The Apostle Paul echoes a similar sentiment in 1 Corinthians 4:7: “What do you have that you did not receive? And if you did receive it, why do you boast as though you did not?”
Israel’s many psalms of thanksgiving in the Psalter fulfill Moses’ call to the Israelites to express their grateful praise to God. Moreover, such is the abundant blessings of God to his people in all ages that Paul can instruct believers to “give thanks in all circumstances, for this is God’s will for you in Christ Jesus” (1 Thess 5:18). As Nancy Leigh DeMoss has said:
“I have learned that in every circumstance that comes my way, I can choose to respond in one of two ways: I can whine or I can worship! And I can’t worship without giving thanks. It just isn’t possible. When we choose the pathway of worship and giving thanks, especially in the midst of difficult circumstances, there is a fragrance, a radiance, that issues forth out of our lives to bless the Lord and others.”
DeMoss is right. The latest lockdown has altered our plans for today, but we still have much to be thankful for. The table will be full and so will our hearts. We’ll eat and be satisfied, sharing the delights of the season, albeit with a smaller group than originally planned. And in the process, we’ll remember the Lord our God for who he is and what he has done.
HAPPY THANKSGIVING to all the readers of This New Life. Thanks for stopping by. Feel free to drop me a line if you have a need, would like to share a prayer request, or just want to chat.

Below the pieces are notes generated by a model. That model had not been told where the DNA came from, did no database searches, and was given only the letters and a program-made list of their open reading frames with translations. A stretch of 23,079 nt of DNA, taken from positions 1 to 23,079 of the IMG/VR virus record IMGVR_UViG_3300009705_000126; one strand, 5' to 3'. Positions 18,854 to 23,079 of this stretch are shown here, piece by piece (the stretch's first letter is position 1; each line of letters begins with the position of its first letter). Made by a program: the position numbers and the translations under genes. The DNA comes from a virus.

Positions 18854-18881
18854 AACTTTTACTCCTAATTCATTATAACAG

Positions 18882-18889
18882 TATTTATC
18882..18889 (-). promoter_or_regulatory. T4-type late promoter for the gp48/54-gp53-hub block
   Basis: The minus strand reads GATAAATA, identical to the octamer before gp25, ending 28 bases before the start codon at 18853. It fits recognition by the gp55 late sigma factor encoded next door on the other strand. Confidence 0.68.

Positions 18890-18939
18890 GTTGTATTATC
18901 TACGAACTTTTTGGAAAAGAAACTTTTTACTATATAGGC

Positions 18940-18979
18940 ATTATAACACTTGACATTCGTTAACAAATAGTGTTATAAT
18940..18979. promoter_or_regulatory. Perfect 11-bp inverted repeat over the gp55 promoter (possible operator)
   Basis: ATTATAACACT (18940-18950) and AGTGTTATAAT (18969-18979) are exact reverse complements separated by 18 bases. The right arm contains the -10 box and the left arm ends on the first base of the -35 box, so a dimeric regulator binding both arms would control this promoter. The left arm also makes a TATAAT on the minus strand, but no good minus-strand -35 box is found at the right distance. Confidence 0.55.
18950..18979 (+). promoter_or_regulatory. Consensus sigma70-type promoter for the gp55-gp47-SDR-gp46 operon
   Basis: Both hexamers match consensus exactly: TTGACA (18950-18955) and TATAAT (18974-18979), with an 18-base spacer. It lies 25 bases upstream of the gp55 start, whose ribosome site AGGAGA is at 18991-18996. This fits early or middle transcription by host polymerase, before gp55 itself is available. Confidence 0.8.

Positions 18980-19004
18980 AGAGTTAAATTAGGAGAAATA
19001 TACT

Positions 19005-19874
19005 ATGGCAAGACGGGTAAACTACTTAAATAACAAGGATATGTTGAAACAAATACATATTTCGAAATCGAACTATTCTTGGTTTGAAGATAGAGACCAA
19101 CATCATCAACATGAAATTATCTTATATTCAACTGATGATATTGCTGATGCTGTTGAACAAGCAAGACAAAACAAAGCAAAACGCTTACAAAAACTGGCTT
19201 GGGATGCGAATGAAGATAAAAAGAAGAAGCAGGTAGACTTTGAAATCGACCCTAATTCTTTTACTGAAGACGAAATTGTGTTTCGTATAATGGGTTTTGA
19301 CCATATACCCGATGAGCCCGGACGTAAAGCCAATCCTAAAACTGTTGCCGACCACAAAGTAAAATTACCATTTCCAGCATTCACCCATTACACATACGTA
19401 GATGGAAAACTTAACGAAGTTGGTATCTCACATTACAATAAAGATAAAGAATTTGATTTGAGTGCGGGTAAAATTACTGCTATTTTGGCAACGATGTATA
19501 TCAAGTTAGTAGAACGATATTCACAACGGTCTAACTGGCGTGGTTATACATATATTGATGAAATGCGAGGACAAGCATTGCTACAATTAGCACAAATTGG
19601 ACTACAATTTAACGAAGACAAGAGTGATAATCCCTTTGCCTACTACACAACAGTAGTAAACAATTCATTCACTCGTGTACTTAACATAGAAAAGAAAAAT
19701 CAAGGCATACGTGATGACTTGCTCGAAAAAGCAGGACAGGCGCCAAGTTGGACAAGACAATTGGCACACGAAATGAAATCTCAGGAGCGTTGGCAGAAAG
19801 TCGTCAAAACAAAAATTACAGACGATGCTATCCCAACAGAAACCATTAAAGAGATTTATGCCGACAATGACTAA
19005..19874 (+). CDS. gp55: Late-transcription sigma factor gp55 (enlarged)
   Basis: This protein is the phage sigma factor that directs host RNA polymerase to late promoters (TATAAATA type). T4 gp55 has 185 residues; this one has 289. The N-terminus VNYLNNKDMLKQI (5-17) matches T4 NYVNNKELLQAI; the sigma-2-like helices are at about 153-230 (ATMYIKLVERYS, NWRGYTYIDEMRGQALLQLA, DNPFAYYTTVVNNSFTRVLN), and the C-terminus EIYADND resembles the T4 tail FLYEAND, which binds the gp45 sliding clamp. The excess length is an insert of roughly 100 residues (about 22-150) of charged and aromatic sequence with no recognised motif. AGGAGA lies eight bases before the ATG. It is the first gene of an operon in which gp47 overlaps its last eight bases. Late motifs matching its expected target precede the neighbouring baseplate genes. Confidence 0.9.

It may be a bouncy, outdated, sing-songy little piece, but it contains a lot of wisdom: “Count your many blessings, name them one by one.” Today was a good day for doing exactly that.
>>> Got to have a meaningful time of worship this morning for “Christ the King Sunday.” We sang some of my all-time favorite Thanksgiving and throne songs, which always chokes me up.
>>> Got to see our first attempt at livestreaming the worship service work well this morning. Livestreaming will supplement our existing radio ministry and enable folks to see us as well as hear us.
>>> Got to see my niece from out-of-state this afternoon—the one from whom I may have purchased about $65 of Girl Scout candy to help get their start-up troop launched. (The “Milk Chocolate Mint Trefoils” are phenomenal.)
>>> Got to watch my daughter and her husband co-lead worship at their special Thanksgiving service earlier tonight. “I have no greater joy than to hear that my children are walking in the truth” (3 John 1:4). They even sang “The Blessing,” which I gushed about in a previous post.
>>> Got two packages in the mail today from Amazon. That’s always a good day, even when they’re not books for me. 🙂 Early online Christmas shopping is a must this year because of the virus. Prime makes it fast, which is also good because of the shipping crunch that’s coming.
>>> Got to spend some time tonight thinking about family, friends, and loved ones—new and old alike—remembering the best in each, and how God has loved and taught me so much through them.
And all those years you guided me So I could find my way.
And with God, being who he is, the best is always yet to come.
Time now to go top off a wonderful day with two episodes of The Crown, a beverage, and a few more pieces of that Girl Scout candy.